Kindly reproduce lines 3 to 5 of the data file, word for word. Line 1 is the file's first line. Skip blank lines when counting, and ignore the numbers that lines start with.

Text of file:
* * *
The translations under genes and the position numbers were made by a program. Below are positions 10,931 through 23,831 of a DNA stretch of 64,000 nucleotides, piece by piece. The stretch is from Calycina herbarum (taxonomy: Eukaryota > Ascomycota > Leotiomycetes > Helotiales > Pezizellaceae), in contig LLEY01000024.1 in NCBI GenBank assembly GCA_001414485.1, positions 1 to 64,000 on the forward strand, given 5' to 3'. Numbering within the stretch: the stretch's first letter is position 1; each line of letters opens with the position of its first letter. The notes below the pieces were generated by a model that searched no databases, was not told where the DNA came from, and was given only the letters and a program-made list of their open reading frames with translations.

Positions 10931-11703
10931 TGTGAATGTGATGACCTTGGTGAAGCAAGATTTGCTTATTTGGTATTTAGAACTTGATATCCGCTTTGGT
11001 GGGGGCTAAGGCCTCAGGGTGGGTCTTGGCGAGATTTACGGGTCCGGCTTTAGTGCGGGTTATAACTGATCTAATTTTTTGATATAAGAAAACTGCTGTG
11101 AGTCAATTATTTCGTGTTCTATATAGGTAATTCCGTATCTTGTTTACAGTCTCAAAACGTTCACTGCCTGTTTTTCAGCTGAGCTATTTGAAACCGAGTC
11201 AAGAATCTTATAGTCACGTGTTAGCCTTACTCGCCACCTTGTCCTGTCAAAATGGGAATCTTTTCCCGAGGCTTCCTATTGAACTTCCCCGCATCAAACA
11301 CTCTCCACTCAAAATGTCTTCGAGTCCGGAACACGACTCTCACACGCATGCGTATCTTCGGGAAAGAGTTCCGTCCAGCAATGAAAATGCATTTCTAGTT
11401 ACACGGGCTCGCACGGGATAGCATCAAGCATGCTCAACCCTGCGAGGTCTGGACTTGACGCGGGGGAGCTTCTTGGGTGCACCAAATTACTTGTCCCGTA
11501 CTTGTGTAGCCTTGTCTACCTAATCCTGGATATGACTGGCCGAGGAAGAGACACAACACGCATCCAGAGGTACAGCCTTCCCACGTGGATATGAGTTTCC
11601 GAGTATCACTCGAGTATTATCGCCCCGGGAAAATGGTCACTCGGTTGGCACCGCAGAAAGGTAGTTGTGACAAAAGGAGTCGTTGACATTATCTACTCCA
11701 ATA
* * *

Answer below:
10931 TGTGAATGTGATGACCTTGGTGAAGCAAGATTTGCTTATTTGGTATTTAGAACTTGATATCCGCTTTGGT
11001 GGGGGCTAAGGCCTCAGGGTGGGTCTTGGCGAGATTTACGGGTCCGGCTTTAGTGCGGGTTATAACTGATCTAATTTTTTGATATAAGAAAACTGCTGTG
11101 AGTCAATTATTTCGTGTTCTATATAGGTAATTCCGTATCTTGTTTACAGTCTCAAAACGTTCACTGCCTGTTTTTCAGCTGAGCTATTTGAAACCGAGTC